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ALEC FINN "Blue Shamrock" Cross Border Media CBMC 011

I'm typing this with the album playing in the background - it's that kind of album. You couldn't wish for better background music, or a more soothing touch.

Alec Finn's firm but gentle bouzouki has been a mainstay of De Dannan for many years, and not surprisingly, it is the gentleness and soulfulness which comes out in his first "solo" album. What did surprise me was that there was rather more guitar than bouzouki on the album, but I certainly have no complaints about that. The running time of under forty minutes may seem a little short, but it would perhaps be hard to sustain the slow, slightly bluesy mood for much longer: the most up-tempo tune on "Blue Shamrock" is the lilting march "The Mountains of Pomeroy", given a very similar treatment on De Dannan's "Jacket of Batteries" album where it was by far the most relaxed track!

"Blue Shamrock" is a carefully crafted piece of work: nothing jars, everything flows beautifully. There are ten tracks here, and not a bad one among them. The album is entirely instrumental, but some tunes such as "Down by the Sally Gardens" and "The Dark Island" will be more familiar as songs. The airs will be familiar to many, too: "Eamonn of Knock", "John O'Dwyer of the Glen", and the like. I suppose the down side of the smooth, gentle arrangements here is that there is nothing really striking about this album, nothing that stands out: it could be compared to Irish whiskey, which has none of the assertiveness of a Scottish malt.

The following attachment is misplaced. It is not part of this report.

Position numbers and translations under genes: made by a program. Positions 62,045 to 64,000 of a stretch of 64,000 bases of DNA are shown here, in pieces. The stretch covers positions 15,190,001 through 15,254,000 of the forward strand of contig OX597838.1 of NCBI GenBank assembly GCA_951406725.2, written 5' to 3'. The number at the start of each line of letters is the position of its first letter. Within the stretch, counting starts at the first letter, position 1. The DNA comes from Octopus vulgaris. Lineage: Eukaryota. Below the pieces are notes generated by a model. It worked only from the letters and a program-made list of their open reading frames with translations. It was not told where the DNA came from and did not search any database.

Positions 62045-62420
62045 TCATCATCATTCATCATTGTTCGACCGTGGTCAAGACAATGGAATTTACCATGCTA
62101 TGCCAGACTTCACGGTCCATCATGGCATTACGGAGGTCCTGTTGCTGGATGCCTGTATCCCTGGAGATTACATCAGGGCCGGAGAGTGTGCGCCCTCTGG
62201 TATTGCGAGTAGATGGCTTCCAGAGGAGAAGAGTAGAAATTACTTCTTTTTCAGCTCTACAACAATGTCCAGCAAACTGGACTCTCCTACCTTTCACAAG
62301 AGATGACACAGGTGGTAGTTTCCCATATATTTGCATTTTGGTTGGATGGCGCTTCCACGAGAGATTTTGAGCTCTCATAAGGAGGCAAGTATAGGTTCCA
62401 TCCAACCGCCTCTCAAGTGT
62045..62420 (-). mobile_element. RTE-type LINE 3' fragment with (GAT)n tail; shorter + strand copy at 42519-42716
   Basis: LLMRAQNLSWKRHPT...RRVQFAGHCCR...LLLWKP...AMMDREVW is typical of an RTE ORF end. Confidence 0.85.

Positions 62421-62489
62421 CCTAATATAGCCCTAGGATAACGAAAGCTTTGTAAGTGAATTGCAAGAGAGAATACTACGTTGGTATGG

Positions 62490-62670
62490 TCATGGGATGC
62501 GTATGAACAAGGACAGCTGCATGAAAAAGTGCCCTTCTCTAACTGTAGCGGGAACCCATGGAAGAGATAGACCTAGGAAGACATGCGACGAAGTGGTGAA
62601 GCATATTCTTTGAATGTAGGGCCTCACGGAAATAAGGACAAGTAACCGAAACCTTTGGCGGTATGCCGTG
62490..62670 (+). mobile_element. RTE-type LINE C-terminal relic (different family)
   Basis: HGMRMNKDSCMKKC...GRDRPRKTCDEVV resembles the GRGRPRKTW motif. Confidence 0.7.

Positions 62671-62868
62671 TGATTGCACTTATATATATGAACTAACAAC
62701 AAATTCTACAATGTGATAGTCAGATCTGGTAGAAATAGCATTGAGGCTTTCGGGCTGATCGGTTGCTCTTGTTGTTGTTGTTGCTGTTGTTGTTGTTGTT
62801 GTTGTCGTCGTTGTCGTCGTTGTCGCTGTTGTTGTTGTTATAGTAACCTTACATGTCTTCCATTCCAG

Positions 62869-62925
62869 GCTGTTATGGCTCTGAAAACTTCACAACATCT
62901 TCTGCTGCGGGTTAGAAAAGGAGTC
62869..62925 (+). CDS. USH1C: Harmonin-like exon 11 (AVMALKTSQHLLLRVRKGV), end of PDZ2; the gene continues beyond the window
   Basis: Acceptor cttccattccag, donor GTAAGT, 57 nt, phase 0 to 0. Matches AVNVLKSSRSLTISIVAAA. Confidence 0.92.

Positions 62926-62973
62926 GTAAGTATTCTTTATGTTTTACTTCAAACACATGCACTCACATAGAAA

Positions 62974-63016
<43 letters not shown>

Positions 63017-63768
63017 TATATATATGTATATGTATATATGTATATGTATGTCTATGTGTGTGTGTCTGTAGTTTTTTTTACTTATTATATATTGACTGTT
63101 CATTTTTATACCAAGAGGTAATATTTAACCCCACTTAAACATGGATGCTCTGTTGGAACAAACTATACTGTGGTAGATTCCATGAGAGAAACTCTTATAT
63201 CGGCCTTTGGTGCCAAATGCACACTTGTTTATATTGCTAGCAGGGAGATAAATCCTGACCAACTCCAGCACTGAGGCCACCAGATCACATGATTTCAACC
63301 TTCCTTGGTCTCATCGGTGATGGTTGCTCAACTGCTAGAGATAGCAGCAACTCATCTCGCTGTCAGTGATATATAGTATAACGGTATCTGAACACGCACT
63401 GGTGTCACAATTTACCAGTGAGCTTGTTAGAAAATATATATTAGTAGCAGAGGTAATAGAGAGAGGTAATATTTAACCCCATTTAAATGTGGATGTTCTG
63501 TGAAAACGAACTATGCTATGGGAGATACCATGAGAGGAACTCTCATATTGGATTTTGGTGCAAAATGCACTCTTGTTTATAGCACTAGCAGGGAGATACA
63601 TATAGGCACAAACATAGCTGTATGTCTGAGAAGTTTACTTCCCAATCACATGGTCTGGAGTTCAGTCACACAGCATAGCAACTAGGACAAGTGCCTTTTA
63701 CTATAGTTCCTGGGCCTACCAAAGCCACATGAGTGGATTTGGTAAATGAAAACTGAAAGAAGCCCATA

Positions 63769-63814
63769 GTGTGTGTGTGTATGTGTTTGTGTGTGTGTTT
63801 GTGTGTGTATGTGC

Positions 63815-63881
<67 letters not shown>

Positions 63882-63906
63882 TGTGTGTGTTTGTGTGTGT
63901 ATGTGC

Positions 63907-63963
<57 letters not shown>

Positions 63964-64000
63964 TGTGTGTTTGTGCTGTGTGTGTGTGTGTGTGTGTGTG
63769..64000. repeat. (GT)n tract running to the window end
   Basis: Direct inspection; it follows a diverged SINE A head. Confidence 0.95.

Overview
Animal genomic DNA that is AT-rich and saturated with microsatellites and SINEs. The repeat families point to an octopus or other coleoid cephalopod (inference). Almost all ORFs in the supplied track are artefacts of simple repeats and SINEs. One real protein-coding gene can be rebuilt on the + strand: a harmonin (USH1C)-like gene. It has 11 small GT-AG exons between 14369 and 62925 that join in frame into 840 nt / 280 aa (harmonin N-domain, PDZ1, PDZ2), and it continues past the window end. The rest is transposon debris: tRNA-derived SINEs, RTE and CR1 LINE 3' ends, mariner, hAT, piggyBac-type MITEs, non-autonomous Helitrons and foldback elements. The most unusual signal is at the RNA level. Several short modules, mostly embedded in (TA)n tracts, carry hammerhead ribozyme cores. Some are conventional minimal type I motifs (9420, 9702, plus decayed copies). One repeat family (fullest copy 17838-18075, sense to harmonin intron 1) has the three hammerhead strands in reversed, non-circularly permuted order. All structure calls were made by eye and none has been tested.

This is another of those Irish "solo" albums where the quality of the backing musicians is quite amazing. There are eight musicians credited on the album, including well-known names, such as whistle players Mary Bergin and Sean Ryan. Alec Finn's playing comes through strongly, but the other instruments complement him perfectly, especially the cello of Clare O'Donaghue. The overall effect is excellent, if a little understated.

Alex Monaghan

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This album was reviewed in Issue 7 of The Living Tradition magazine.